An autonomous helicopter designed to boost intelligence, surveillance and reconnaissance capabilities for ship crews at sea has completed a successful first flight from the deck of a littoral combat ship underway.
Earlier this month, the MQ-8C Fire Scout took off from the Independence-Class LCS Montgomery during a two-week series of tests off the coast of California. The flight came two years after the Fire Scout was first delivered to the Navy in December 2014 and marked a milestone in proving out the reliability and safety of the small drone.
A Fire Scout had previously conducted an at-sea flight off an Arleigh Burke-class guided missile destroyer, the Jason Dunham, in December 2015.
"Fire Scout’s successful testing aboard USS Montgomery and USS Dunham proves its capability to fly from multiple air capable ships," Navy Capt. Jeff Dodge Fire Scout program manager for Naval Air Systems Command, said in a statement released by Fire Scout manufacturer Northrop Grumman Corporation. "We plan to have the MQ-8C Fire Scout deployed aboard multiple ships in the near future, giving the fleet the persistent intelligence, surveillance, reconnaissance and targeting asset they need.”
The MQ-8C is the next-generation version of the MQ-8B Fire Scout, and a slightly larger airframe, based on the Bell 407. It offers increased endurance, range and capacity, a total of 8 hours on station, 150 nautical miles of range, and 700 pounds of payload capability, according to NAVAIR officials.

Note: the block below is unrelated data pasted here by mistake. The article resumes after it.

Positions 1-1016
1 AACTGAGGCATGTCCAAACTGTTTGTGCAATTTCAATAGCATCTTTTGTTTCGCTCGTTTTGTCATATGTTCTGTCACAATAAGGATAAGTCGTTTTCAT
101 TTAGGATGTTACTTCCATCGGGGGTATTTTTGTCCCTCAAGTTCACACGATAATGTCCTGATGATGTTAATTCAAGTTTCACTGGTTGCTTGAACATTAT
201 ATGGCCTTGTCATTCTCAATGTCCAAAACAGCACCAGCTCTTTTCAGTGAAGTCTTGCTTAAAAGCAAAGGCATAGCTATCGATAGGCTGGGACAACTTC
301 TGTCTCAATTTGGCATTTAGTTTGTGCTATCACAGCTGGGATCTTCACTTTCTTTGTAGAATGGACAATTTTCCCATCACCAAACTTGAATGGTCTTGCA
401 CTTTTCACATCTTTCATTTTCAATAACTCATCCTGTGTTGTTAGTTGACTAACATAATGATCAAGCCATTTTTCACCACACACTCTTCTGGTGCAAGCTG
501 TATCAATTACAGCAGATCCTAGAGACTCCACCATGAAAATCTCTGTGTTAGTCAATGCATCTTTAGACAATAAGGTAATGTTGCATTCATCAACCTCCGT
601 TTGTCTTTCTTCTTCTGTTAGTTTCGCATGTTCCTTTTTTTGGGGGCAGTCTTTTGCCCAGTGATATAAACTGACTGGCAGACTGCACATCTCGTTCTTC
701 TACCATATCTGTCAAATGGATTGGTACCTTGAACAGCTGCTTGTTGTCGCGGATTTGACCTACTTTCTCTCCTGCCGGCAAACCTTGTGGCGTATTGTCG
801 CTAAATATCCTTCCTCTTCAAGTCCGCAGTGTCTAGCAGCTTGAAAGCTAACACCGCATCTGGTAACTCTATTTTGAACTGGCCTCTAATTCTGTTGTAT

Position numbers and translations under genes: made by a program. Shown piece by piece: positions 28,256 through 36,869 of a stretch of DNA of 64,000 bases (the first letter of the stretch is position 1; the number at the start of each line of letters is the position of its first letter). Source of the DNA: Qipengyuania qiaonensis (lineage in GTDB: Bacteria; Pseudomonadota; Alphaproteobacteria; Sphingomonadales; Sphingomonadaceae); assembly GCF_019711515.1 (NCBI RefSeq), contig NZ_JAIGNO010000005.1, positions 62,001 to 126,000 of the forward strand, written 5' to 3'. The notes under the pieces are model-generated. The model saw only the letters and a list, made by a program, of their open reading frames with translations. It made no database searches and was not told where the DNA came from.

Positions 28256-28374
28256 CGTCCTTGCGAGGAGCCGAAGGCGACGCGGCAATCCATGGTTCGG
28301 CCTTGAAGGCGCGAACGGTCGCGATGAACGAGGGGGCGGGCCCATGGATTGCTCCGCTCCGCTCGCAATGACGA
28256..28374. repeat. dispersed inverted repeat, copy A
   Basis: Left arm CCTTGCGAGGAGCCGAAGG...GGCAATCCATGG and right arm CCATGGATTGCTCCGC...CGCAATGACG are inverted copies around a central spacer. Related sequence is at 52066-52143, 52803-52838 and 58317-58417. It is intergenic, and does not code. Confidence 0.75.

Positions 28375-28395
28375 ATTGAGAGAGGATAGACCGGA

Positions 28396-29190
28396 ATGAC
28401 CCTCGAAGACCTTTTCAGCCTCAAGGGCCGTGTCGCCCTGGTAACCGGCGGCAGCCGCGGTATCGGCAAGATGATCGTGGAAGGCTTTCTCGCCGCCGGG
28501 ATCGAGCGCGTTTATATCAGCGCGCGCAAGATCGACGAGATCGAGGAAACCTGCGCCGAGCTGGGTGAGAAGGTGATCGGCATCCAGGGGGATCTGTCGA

The platform is designed to work with the MH-60 Seahawk Romeo and Sierra variants, manned helicopters, and will build out the surface warfare package of the LCS. When development is complete, the LCS will operate with three separate, specialized packages tailored for surface warfare, mine countermeasures, and anti-submarine warfare.
According to Navy documents, littoral combat ships equipped for surface warfare are designed to carry 2 MQ-8B Fire Scout aircraft, while those deploying for one of the other mission sets will carry one. But as the MQ-8C enters its initial operational test and evaluation phase this fall, it sets the stage for future missions in which the next-generation autonomous aircraft is key to LCS operations.
“This testing is critical as it provides the flight envelope to safely execute MQ-8C flights from this class of ship,” Richard Gorman, Fire Scout lead assistant program manager for test and evaluation, said in a statement. “This test puts the MQ-8C one step closer to successfully deploying aboard the Navy’s fleet of littoral combat ships."